Christmas trees were not for sale then, but anyone who wanted one could go into a woods or swamp and cut his own, then drag it home. I never had a tree but instead always hung my stocking beside the chimney on Christmas Eve, then scampered off upstairs to bed to await morning when I could get up early to see what Santa had brought me. It was never very much but the not too big stocking was stuffed from top to toe and whatever it contained I liked. If there was an orange I was delighted for oranges were real treats.
Many of our gifts were home-made for stores didn’t carry the wide variety of presents that they now do and even if they did people didn’t have the money with which to buy them. Women spent days and weeks fashioning simple little gifts to give at Christmas time and I do think that they were appreciated more than expensive gifts found in stores today. Christmas, I fear, has become too commercialized. The present day fad of sending Christmas cards hadn’t started then, but it is a beautiful gesture and they tend to bring cheer to many a lonely heart, and the habit of enclosing a letter or brief note is commendable.
Christmas Eve was always a time to look forward to. Churches always put on programs in which the boys and girls took part after which the gifts were taken from the big tree in the corner, followed by the arrival of Santa Claus with his pack of candy and nuts for the youngsters. As the crowd dispersed everyone wished everyone else a very Merry Christmas and drove off, usually in sleighs, to their homes to await Christmas Day when families got together to celebrate the glad occasion. There was usually snow enough to make a White Christmas and the jingle of sleigh bells added to the joyous occasion.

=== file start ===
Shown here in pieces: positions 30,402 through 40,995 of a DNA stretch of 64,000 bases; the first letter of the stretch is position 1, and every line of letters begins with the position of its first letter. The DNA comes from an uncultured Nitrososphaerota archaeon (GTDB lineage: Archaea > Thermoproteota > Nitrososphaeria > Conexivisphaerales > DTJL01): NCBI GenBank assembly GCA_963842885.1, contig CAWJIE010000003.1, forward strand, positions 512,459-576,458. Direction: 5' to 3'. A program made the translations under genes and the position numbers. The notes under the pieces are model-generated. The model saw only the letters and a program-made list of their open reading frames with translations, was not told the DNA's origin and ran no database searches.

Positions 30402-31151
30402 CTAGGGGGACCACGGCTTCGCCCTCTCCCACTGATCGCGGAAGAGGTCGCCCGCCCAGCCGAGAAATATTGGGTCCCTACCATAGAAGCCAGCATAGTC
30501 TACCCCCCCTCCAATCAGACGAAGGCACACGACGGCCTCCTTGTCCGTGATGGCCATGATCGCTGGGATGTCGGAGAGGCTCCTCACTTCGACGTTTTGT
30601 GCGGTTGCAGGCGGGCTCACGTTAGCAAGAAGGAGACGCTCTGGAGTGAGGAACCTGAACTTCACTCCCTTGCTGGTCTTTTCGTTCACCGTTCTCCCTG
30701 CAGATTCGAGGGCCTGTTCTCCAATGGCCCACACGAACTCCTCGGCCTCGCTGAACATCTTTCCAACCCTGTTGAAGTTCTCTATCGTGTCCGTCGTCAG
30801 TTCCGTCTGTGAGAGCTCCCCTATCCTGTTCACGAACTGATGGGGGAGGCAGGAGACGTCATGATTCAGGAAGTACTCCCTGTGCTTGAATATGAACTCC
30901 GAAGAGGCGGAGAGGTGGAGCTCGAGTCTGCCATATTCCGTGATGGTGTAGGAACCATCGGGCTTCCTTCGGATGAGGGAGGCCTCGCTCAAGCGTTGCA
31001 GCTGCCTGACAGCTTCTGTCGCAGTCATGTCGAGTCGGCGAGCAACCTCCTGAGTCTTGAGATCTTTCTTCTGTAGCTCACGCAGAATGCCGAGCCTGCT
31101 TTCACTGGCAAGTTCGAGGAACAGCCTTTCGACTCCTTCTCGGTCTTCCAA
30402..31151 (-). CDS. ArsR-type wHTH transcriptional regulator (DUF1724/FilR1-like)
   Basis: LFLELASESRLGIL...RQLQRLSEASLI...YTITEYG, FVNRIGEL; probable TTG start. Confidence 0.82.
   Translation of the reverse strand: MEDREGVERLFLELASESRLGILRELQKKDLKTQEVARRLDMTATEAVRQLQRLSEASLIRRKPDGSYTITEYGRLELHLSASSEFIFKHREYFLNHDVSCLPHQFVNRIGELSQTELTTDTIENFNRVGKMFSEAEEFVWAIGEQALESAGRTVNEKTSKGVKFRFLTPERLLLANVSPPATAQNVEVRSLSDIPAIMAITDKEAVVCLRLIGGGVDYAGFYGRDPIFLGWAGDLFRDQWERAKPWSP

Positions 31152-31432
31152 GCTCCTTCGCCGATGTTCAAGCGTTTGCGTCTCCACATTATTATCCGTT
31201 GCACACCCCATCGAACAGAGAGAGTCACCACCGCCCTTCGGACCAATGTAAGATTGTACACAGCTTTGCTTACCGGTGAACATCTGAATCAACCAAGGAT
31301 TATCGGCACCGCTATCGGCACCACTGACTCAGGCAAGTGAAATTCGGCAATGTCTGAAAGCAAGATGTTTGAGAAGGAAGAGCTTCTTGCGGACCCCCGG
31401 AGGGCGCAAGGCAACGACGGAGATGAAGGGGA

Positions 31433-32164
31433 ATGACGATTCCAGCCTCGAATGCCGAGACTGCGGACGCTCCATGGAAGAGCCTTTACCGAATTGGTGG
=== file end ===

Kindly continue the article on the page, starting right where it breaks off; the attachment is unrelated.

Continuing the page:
Fifty years ago we didn’t start making plans for Christmas, in mid-summer, as is done now’a days, but two weeks before were really busy ones which did make it difficult for store clerks and the postoffice, much of which is eliminated now with early Christmas shopping and mailing.
And so once again Monday of next week a troubled and topsy-turvy world will pause in its mad pace to observe the Christmas holiday season. Once again “Peace on earth, good will to men” will issue from every church in the land, once again petty differences, vanities and selfish desires are forgotten for a few happy days. This same consideration throughout the year should eliminate a great deal of strife, general confusion and disputes between capital and labor, business industry and other enterprises. If the Christmas spirit would be used every day, war threats could be reduced to a minimum. So why not extend the spirit of Christmas to the 365 days of each year?
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